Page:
ERIC Number: ED476500
Record Type: Non-Journal
Publication Date: 2003-Feb
Reference Count: N/A
The Best of Both Worlds: Blending History and Geography in the K-12 Curriculum.
Boehm, Richard G.; Saxe, David Warren; Rutherford, David J.
This report shows how the study of U.S. history can be enriched by blending geography into the curriculum. Because the fields of history and geography have not been melded together in terms of curricula, often history is not taught in relation to geography and geography has tended to be taught primarily as location/place information. The report summarizes the results of a project designed to address this problem through the development of a high school U.S. history curriculum framework that offers teachers the opportunity to teach a traditional U.S. history course enriched by a consistent injection of the geographical aspects of the interaction of people, events, and ideas. It notes that the elements of the framework serve as suggestions for lessons that are rich in content drawn from both disciplines. The report is divided into four sections: (1) "Foreword"; (2) "Why History and Geography Should Be Taught Together"; (3) "How to Use This Framework"; and (4) "U.S. History and Geography Curriculum Framework" (Period 1. Setting the Stage: Before 1492; Period 2. Discovery and Exploration: 1492 to 1607; Period 3. Colonial Period: 1607 to 1763; Period 4. Revolutionary America: 1763 to 1789; Period 5. Early Republic: 1789 to 1820; Period 6. Economic Growth and Expansion: 1820 to 1861; Period 7. The Union in Crisis: 1861 to 1877; Period 8. Emergence of Modern America: 1877 to 1890; Period 9. Rise of America as World Power and World War I: 1890 to 1920; Period 10. Time between the Wars: 1920 to 1939; Period 11. World War II and American Global Preeminence: 1939 to 1957; Period 12. Technological Advances, Vietnam, and Social Upheaval: 1957 to 1973; Period 13: Cold War Climax and New World Order: 1973 to Present). Related papers are appended. (BT)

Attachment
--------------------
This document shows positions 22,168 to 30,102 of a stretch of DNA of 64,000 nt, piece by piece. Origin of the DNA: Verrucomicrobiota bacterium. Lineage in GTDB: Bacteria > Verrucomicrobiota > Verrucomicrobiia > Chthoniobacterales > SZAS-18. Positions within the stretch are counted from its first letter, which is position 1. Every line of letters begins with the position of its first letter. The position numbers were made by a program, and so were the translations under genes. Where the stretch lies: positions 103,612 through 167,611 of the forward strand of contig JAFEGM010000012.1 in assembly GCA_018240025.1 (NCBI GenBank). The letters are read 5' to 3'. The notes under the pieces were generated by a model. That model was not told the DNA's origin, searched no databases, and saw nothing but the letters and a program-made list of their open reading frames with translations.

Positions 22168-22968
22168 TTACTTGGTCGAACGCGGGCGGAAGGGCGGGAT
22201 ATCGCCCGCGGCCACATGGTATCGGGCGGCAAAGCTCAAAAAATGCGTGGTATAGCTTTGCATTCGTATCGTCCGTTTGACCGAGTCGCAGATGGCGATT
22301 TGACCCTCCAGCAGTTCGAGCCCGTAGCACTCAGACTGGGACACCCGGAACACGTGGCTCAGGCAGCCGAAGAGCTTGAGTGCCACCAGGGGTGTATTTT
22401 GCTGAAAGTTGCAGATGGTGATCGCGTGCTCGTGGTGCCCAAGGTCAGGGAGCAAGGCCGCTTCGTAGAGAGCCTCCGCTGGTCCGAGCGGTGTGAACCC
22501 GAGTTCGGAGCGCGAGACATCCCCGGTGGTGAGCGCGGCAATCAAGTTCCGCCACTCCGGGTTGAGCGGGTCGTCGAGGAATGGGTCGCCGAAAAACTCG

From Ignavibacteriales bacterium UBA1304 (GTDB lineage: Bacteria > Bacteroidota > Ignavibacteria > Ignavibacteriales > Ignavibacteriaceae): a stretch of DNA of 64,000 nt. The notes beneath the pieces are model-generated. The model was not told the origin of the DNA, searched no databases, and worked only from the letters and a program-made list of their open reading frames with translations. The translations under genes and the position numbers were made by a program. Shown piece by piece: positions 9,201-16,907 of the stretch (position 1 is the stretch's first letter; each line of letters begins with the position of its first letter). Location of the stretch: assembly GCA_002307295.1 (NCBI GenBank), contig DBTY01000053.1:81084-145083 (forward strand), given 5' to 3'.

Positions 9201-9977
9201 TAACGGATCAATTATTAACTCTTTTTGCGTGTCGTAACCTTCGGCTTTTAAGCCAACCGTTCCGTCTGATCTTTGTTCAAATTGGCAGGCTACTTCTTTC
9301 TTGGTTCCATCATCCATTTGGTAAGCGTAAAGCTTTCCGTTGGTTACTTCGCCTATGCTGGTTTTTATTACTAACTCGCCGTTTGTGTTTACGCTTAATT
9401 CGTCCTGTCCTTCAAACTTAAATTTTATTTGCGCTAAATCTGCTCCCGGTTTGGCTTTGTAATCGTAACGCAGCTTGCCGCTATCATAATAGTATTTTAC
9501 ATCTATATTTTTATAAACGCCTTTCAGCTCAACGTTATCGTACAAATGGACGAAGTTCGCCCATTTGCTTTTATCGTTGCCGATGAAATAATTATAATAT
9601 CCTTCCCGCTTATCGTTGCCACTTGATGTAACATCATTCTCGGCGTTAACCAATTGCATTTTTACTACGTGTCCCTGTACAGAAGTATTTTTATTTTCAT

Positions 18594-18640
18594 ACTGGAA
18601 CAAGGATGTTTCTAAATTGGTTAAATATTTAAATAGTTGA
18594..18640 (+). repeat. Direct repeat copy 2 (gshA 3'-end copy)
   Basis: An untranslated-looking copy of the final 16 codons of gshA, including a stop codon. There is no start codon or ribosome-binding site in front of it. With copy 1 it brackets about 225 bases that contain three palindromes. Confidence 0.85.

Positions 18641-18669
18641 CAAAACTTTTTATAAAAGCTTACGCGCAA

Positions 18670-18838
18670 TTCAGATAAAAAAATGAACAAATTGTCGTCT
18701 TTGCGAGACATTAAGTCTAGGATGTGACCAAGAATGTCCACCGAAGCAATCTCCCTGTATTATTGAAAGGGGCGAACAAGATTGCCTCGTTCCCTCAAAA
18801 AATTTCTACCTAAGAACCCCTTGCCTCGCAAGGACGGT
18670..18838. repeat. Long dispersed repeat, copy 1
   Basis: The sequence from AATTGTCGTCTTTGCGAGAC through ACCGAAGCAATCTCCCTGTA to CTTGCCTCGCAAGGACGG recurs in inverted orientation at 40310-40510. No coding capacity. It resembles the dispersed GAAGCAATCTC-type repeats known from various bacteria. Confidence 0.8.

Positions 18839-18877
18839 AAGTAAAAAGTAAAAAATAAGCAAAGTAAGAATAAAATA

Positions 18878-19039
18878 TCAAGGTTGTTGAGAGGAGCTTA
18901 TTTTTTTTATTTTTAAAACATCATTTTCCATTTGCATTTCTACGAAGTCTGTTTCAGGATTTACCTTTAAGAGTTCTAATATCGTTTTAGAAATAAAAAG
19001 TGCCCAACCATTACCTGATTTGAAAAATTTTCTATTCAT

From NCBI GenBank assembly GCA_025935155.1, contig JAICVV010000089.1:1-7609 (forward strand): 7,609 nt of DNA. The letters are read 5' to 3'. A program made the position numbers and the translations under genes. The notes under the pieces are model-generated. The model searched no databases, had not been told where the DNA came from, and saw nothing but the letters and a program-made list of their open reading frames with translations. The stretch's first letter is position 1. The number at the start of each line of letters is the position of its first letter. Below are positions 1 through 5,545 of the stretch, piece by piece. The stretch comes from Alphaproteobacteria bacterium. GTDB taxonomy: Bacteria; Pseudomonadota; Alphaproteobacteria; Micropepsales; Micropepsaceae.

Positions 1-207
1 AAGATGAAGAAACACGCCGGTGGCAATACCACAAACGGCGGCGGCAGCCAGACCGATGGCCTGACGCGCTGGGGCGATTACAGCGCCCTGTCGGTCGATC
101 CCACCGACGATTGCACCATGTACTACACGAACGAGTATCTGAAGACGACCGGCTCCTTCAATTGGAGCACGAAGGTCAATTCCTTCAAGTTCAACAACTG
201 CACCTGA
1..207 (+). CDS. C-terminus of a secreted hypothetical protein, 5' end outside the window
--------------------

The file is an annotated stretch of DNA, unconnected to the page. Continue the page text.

Publication Type: Reports - Descriptive
Education Level: N/A
Authoring Institution: Thomas B. Fordham Foundation, Washington, DC.